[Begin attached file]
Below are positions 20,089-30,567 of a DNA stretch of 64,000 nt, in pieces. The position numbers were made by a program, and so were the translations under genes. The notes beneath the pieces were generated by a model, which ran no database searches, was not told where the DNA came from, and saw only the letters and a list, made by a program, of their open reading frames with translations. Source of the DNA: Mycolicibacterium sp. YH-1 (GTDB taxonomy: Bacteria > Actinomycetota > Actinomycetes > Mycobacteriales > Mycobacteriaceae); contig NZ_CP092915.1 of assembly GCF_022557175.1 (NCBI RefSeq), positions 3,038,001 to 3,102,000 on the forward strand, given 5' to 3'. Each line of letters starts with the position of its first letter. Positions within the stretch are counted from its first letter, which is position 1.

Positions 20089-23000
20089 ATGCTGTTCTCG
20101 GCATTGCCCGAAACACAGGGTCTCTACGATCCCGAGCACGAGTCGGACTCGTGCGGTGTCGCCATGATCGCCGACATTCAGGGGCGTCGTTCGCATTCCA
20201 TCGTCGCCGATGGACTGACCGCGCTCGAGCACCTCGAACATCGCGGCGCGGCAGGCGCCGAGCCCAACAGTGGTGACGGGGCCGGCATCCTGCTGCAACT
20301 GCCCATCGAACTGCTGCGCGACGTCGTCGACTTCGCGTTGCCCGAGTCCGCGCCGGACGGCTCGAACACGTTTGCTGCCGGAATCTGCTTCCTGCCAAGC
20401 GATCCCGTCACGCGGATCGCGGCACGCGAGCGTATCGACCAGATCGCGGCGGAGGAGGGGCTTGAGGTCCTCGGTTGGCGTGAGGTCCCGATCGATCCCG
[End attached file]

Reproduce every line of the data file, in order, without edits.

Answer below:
Below are positions 20,089-30,567 of a DNA stretch of 64,000 nt, in pieces. The position numbers were made by a program, and so were the translations under genes. The notes beneath the pieces were generated by a model, which ran no database searches, was not told where the DNA came from, and saw only the letters and a list, made by a program, of their open reading frames with translations. Source of the DNA: Mycolicibacterium sp. YH-1 (GTDB taxonomy: Bacteria > Actinomycetota > Actinomycetes > Mycobacteriales > Mycobacteriaceae); contig NZ_CP092915.1 of assembly GCF_022557175.1 (NCBI RefSeq), positions 3,038,001 to 3,102,000 on the forward strand, given 5' to 3'. Each line of letters starts with the position of its first letter. Positions within the stretch are counted from its first letter, which is position 1.

Positions 20089-23000
20089 ATGCTGTTCTCG
20101 GCATTGCCCGAAACACAGGGTCTCTACGATCCCGAGCACGAGTCGGACTCGTGCGGTGTCGCCATGATCGCCGACATTCAGGGGCGTCGTTCGCATTCCA
20201 TCGTCGCCGATGGACTGACCGCGCTCGAGCACCTCGAACATCGCGGCGCGGCAGGCGCCGAGCCCAACAGTGGTGACGGGGCCGGCATCCTGCTGCAACT
20301 GCCCATCGAACTGCTGCGCGACGTCGTCGACTTCGCGTTGCCCGAGTCCGCGCCGGACGGCTCGAACACGTTTGCTGCCGGAATCTGCTTCCTGCCAAGC
20401 GATCCCGTCACGCGGATCGCGGCACGCGAGCGTATCGACCAGATCGCGGCGGAGGAGGGGCTTGAGGTCCTCGGTTGGCGTGAGGTCCCGATCGATCCCG